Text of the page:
The Songs I Sing

 

I sing little songs to myself while I’m waiting.

This fact was made known to me quite recently, and I haven’t stopped thinking about it since.

I teach classes for a non-profit organization. As part of my job, I demonstrate procedures before I have the class follow along with me.

Several months ago, while I was waiting for the computer to process the steps I had just entered, I sang to myself. The class proceeded to sing the little tune with me before they erupted with laughter. Shocked, dismayed, and wholly confused, I asked what had struck the class with amusement. They reported with glee:

“You always sing that song while you wait.”

Oh. I thought, smiling to myself. I didn’t know I did that.

We continued along our merry way, but I wondered at the genesis of such a specific quirk.

As most of the stories of my development begin, this habit of singing random songs during mundane acts can be traced to my grandpa. Here are a few examples:

Every time he finished a meal he enjoyed, he’d sing a made-up tune to the phrase, “That’s good enough for me.”

Sometimes I find myself singing that same song after a good meal, a knowing smile on my lips.

Whenever we came home from the store, he’d sing, “To market, to market, to buy a fat pig. Home again, home again, jiggity-jig.”

 I have been known to sing that song whenever I return home, grocery bags in my arms.

I never realized my grandpa’s little songs were so deeply embedded inside my being. Of the many things I love about my grandpa, I never listed “singing while waiting” as one of his characteristic traits. And now that my class had pointed it out, I finally see this endearing part of his character that I had inherited.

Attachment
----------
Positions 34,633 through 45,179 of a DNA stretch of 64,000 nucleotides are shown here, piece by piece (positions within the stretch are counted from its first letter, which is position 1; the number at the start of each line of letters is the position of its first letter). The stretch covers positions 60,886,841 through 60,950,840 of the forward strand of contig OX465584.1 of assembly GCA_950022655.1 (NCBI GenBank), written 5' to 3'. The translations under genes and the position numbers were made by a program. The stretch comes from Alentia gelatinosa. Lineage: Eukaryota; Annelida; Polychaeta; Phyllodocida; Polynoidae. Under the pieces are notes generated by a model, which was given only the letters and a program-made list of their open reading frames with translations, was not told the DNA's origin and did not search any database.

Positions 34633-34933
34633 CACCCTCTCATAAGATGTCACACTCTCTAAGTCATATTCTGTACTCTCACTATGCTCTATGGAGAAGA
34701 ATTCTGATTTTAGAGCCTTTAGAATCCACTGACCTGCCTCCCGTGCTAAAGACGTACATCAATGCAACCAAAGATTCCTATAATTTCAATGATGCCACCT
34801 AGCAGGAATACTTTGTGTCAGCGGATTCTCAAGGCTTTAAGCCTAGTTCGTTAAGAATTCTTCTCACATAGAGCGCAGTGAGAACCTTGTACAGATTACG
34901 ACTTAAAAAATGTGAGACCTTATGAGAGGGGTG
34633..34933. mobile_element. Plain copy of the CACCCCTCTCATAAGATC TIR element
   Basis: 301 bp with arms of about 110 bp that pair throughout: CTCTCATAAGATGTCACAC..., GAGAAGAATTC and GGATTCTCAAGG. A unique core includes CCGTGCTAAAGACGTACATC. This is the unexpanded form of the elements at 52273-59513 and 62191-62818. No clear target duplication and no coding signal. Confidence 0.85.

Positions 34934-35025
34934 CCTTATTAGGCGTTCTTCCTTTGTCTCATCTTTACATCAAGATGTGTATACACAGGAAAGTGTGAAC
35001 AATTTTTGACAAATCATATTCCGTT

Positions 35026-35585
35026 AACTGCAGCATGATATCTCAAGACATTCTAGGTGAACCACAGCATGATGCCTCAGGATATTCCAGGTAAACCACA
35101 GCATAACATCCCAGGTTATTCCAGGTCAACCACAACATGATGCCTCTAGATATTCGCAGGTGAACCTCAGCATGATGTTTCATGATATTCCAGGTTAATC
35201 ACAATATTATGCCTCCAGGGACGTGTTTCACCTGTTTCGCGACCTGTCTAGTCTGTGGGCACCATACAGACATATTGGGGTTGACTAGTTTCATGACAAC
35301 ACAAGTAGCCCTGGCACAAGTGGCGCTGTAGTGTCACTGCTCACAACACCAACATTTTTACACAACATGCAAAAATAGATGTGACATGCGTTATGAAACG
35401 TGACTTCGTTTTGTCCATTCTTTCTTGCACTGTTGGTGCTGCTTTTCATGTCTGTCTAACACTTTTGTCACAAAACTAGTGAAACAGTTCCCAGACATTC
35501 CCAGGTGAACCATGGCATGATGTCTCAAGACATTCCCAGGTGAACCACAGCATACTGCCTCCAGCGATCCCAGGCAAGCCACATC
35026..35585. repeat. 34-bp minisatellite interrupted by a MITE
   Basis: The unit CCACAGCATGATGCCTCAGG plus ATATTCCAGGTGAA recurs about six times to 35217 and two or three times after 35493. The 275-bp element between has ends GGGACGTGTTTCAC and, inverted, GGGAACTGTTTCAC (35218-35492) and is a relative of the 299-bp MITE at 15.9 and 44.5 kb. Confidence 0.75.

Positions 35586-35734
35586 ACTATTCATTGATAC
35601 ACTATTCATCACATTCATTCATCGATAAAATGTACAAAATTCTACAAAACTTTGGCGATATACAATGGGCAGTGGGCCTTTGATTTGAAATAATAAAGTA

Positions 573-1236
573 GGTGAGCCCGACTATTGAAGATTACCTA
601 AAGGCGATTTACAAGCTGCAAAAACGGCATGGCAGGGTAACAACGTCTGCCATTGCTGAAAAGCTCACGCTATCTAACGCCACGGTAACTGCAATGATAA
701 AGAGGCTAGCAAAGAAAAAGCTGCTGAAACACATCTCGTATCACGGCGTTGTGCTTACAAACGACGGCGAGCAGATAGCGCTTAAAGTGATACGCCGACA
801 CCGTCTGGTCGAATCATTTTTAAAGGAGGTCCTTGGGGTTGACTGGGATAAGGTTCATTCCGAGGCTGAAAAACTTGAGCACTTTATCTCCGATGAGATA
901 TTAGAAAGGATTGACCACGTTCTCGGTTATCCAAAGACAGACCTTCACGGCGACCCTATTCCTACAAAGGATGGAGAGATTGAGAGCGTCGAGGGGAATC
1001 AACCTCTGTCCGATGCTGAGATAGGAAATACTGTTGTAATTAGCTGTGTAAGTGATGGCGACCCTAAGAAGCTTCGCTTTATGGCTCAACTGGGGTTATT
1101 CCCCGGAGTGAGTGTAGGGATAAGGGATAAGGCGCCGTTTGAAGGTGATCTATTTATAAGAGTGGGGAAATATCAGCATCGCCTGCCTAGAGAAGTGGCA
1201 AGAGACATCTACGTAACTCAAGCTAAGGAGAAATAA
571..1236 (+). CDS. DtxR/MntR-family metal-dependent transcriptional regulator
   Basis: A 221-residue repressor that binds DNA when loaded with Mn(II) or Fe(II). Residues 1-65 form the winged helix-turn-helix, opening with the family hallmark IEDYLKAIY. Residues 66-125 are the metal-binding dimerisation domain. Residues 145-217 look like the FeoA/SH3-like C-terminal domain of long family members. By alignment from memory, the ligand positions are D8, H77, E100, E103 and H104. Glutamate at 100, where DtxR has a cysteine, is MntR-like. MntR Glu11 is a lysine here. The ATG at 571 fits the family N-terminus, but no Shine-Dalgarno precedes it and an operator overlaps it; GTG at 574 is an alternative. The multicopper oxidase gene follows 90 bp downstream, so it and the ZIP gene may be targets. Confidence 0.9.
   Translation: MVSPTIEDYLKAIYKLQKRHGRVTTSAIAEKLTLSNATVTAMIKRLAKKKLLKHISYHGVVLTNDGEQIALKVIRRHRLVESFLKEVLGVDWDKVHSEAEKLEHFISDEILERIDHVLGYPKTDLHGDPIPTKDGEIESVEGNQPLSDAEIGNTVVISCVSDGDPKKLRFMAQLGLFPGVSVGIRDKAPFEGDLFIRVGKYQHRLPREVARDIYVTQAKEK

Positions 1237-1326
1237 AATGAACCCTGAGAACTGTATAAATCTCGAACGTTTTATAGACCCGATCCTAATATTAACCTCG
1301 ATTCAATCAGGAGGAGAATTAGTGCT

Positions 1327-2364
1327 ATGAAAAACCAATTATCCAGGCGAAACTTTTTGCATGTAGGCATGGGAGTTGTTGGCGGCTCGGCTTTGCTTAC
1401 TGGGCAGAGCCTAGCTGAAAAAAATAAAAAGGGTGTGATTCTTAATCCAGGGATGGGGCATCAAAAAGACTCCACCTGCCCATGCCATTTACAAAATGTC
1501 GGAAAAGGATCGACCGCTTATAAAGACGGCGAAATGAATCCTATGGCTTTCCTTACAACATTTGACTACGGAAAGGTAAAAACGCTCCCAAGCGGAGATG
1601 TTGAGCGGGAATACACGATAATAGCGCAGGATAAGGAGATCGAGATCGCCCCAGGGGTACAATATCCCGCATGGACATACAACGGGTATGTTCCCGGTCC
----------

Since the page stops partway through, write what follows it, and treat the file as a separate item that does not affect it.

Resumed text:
Every time I sing, I think, Oh, yes, he does that.

Followed by, Yes, I do that, too.

 How did I come to adopt such a habit?

Anyone who knows me knows I adore my grandpa. I loved spending time with him. I heard his songs. This singing habit was formed, not because he told me this is how things are done, but because I watched him at work. And because I watched him with such adoration, I picked up his traits as my own.

As Christ followers, Jesus tells us this:

I no longer call you servants, because a servant does not know his master’s business. Instead, I have called you friends, for everything that I learned from my Father I have made known to you. (John 15:15 NIV)

As God’s family, as Jesus’ friends, we can know how to act more and more like our Father by watching and learning from His Son.

Do you want to know how to be loving? Watch Jesus.

Do you want to become more compassionate? Learn from God’s word.

Do you want to know what to do next? Be about God’s business.

The more we spend time being about our Father’s work, watching his Son, reading and believing his Word, we adopt more and more of God’s character into our own lives. It happens when we:

-Forgive someone before they apologize.
-Invite loved ones in our home to share a meal.
-Stand up against injustices laid upon the poor, oppressed, and the forgotten.
-Extend kindness to the person we don’t understand.
-Strive for peace between ourselves and our enemies.
-Serve others, clothe the naked, feed the hungry, visit the prisoners.
-Step into the mess of relationships and wash it with grace.

In this way, God truly lives in us. We make his love complete and make Him known in the communities we live.

We may not even realize that we’ve embodied God’s traits, but when we do, may we think about Jesus and say, with a song in our heart:

Oh, yes, He did that.

And with a smile on our lips, say,

And yes, I do that, too.